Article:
Aggressive Driving Enforcement
Home | Contents
Form Community-Wide Partnerships

Private and civic organizations want to help get the word out about aggressive driving and the department’s enforcement efforts. These organizations have formed many successful alliances around the country to use their skill, knowledge, constituents and funding to educate the public with highway safety messages. They all need to work together to influence executive decisions about making enforcement a higher priority. A list of partnership organizations is included in the back of this publication.

  • Educators
  • Highway safety affiliates
  • Citizen activists
  • Government leaders
  • Media community
  • Entertainment industry
  • Law enforcement administrators
  • Law enforcement officers
  • Community-oriented policing administrators
  • Prosecutors and judges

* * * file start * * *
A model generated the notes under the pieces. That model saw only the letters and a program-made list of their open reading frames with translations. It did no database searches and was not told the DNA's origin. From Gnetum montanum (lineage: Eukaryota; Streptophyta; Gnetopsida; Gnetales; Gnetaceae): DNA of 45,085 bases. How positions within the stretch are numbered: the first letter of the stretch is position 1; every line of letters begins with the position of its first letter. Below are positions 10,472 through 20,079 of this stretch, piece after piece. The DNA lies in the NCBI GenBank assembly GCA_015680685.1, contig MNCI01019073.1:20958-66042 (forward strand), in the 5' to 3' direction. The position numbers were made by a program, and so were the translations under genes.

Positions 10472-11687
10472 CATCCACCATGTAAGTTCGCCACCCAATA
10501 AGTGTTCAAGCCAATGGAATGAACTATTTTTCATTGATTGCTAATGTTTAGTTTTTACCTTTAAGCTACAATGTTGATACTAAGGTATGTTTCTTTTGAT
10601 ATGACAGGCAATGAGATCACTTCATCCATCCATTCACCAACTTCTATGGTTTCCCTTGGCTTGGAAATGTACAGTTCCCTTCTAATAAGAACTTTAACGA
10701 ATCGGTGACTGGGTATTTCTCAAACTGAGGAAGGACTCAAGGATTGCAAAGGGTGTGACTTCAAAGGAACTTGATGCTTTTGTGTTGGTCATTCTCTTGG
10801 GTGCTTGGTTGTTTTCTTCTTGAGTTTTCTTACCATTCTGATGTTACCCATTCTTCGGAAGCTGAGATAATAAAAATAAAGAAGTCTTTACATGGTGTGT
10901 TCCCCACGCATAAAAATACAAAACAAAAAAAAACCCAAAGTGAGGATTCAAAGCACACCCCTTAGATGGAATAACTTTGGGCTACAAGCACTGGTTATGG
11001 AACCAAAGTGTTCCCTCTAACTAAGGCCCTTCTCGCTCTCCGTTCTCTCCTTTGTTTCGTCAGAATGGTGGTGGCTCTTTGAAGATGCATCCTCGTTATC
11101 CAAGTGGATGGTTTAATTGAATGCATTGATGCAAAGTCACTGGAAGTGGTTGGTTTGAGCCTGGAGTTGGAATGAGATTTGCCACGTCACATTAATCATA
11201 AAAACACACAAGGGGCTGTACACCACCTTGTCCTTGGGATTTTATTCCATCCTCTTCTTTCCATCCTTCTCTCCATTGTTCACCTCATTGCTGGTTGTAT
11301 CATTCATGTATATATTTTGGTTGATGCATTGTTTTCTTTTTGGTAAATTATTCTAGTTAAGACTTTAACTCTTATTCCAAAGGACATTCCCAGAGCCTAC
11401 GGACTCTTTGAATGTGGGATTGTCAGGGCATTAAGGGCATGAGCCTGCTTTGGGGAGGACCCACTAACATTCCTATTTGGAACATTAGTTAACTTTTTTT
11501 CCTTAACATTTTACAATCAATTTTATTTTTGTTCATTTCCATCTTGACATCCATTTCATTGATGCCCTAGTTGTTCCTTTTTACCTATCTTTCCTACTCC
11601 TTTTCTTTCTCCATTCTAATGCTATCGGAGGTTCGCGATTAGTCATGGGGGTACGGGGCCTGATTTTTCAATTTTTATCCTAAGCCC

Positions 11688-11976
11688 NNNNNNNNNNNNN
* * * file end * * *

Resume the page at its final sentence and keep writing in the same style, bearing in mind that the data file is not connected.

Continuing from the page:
• Medical community
  • Business leaders and citizen groups
  • Insurers and insurance consortiums
  • Churches and civic groups
  • Victims of aggressive driving incidents
  • City, county, state health departments and other public health agencies
  • Local coalitions such as the Safe Communities Program (See http://www.nhtsa.dot.gov/safecommunities or call (817) 978-3653 for more information)

Care should be given to encourage buy-in and support from private or civic organizations as the plan is developed. Civic groups such as Students Against Destructive Decisions (SADD), Mothers Against Drunk Driving (MADD), Citizens Against Drug Impaired Driving (CANDID) and Citizens Against Speeding and Aggressive Driving (CASAD), have a special interest in taking the message out to the public. Lions Clubs, Kiwanis Clubs and other similar service organizations have aligned with law enforcement agencies to deliver highway safety messages to their constituents.

Not-for-profit organizations such as the American Institute for Public Safety and the National Road Safety Foundation have funds to produce mass media material. Documentaries, educational videos and public service announcements are available for television broadcast and for use in safety and enforcement programs.